6. And I beheld, and, lo, in the midst of the throne and of the four beasts, and in the midst of the elders, stood a Lamb as it had been slain, having seven horns and seven eyes, which are the seven Spirits of God sent forth into all the earth.
V. 6.—In this verse we have the Lord Jesus Christ introduced to the view of John and the intelligent universe in his sacerdotal or priestly office, "a lamb, as it had been slain." In the order of nature and of merit, his priestly office precedes his prophetical and kingly offices. This is evident from the position which he occupies in relation to the throne and royal retinue. He stands in the attitude of a priest "in the midst of the throne and of the four animals," etc. As seen here, our Saviour does not sit on the throne. He appeared in a standing posture. His position was obviously before the throne As the priestly function required, he stood nearest to the object of worship, between the ministers and the throne,—in the inmost circle. There he exhibited the scars received in war, the wounds made by the sword of divine justice, (Zech xiii 7,) the holes in his hands and side by the nails and soldier's spear. (John xix 34,, xx 20.) This "Lamb slain,"—typified by all the spotless lambs offered in sacrifice by divine appointment from the time of Abel, had been marvelously restored to life, as no other victim had ever been. (John x 18, ch i 18.) The "seven horns and seven eyes," symbolize the power and wisdom of the Mediator. "It pleased the Father that in him should all fulness dwell." (Col i 19.) He "giveth not the Spirit by measure unto him." (John iii 34, Heb i 9.) Christ was privy to all the purposes of has Father, (John v 20,) and the extent of his knowledge is limited in him as Mediator, only by the authority and will of the Father. "Of that day and that hour . . . knoweth no man . . . neither the Son." (Mark xiii 32) The same interesting and important truth is taught by the Father's holding the book, in his hand, as also in plain words, (ch i 1,)—" the Revelation of Jesus Christ which God gave unto him." "No man knoweth the Father but the Son." (Matt xi 27.) In office—capacity the Lord Christ is qualified to unfold and execute the decree of God (Ps ii 7,) as more fully appears in the following part of the book.
7. And he came and took the book out of the right hand of him that sat upon the throne.
V. 7.—The Lord Jesus approaches his Father's throne to receive the roll. And with the prophet we may ask,—"Who is this that engaged his heart to approach?" (Jer xxx 21 )—With all who are honored to surround the throne, we may joyfully answer in the words of the Psalmist,—It is the "Lord, strong and mighty in battle." (Ps xxiv 8). "He took the book."—This action symbolically signified the authoritative commission given by the Father and received by the Mediator to proceed in the execution of the divine decree, and in discharge of his threefold office as prophet, priest and king,—especially and more formally his prophetical and kingly offices.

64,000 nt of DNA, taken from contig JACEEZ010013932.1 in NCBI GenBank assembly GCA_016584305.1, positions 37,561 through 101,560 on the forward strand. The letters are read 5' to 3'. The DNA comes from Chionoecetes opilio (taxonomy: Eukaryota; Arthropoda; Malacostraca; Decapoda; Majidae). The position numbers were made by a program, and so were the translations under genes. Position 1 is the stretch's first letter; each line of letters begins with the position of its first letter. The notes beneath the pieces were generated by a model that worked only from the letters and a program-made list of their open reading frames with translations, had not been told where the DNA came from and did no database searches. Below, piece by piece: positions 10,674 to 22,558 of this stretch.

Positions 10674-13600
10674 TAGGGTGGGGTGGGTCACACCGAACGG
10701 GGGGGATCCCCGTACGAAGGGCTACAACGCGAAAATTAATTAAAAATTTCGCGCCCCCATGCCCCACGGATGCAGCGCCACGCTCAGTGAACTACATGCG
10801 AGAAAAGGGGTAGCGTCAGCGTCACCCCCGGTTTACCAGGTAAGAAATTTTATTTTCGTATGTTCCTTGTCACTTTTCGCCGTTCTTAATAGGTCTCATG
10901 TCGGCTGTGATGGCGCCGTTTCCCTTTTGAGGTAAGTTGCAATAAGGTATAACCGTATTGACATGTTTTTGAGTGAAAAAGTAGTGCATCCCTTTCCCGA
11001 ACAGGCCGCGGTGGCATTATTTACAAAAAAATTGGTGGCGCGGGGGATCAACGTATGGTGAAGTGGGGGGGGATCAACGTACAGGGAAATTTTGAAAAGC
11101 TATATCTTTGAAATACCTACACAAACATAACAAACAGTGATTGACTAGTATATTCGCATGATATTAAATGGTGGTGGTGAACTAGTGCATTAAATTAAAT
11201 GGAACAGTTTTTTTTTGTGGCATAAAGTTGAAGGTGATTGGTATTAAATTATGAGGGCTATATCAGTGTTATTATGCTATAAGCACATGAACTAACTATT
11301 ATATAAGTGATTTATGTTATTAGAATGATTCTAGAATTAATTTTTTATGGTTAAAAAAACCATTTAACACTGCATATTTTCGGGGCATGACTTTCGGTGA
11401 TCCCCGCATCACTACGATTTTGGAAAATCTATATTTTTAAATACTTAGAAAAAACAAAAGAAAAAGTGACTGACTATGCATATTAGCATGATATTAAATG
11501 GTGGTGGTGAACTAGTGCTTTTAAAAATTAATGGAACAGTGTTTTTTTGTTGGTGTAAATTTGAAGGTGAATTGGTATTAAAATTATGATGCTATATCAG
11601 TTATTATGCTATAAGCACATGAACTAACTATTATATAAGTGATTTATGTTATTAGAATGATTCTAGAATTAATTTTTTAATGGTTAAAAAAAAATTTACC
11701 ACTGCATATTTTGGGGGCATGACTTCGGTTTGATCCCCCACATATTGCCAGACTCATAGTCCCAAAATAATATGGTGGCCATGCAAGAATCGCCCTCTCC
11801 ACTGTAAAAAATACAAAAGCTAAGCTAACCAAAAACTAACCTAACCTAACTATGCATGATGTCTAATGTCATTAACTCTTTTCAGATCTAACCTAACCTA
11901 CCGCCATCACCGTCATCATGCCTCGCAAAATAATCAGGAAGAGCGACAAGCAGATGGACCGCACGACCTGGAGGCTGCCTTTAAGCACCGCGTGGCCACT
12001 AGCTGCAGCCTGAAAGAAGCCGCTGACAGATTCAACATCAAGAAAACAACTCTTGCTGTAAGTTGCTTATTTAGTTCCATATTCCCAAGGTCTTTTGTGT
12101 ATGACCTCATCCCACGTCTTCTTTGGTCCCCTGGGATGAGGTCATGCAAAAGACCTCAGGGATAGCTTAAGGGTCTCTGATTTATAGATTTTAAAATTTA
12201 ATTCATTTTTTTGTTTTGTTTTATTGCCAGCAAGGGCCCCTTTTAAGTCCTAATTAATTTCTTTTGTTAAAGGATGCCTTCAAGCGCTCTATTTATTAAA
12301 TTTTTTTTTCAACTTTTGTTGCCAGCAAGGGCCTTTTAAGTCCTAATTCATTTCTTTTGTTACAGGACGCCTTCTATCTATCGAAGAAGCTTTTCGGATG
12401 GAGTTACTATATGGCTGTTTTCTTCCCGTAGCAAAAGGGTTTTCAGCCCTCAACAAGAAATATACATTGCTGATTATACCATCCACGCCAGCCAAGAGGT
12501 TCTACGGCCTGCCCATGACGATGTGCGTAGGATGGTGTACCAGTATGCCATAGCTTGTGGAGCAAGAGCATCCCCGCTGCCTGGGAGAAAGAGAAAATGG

8. And when he had taken the book, the four beasts and four and twenty elders fell down before the Lamb, having every one of them harps, and golden vials full of odours, which are the prayers of saints.
V. 8.—No sooner does the "Lamb take the book," than all spectators are apprized of the act, and instantly give expression to their confidence and joy. Among all the worshippers before the throne, the "four animals" take precedence, and lead by their own example as before. (ch iv 9.) They gave glory" etc., to God creator, as in the person of the Father, and now in the presence of the Father's manifested glory, they prostrate themselves before the "Lamb," in obedience to the Father's command, "That all men should honor the Son, even as they honor the Father." (John v 23.)—The "four and twenty elders,"—the representatives of all the children of God, cordially join the ministry in these acts of solemn worship. Some of the furniture employed in the temple worship, is here introduced, to harmonize with the rest of the symbolic scenery. "Harps and golden vials" signify praise and prayer. Our modern advocates for instrumental music in God's worship, to be consistent, must associate with the "harps," the "incense—cups" and the "golden altar" for all belonged alike to the service of the temple. Even in the time when such "vessels of the ministry" were in use with divine approbation, the Psalmist had greater clearness,—more evangelical conceptions of the temporary use of those "beggarly elements whereunto many desire again to be in bondage" than, they seem to have. (Gal iv 9.) He knew, even then, that "incense and the evening sacrifice" represented spiritual worship. (Ps cxii 2.) Others there are, who question whether Christ as Mediator be the formal object of worship? While they acknowledge his supreme deity as God equal with the Father, they are in doubt on his assuming human nature, whether, "as such, he is the object of worship!" Such doubts are groundless, as unanswerably shown in this place, and in many others, such as John xx 28 xxi 17, Ps xlv 11, xcvii 7, Heb i 6. All these worshippers appear to know that the nature of the altar at which they worship determines the kind of oblations to be offered namely,—"spiritual sacrifices, acceptable to God by Jesus Christ" (1 Pet ii 5.)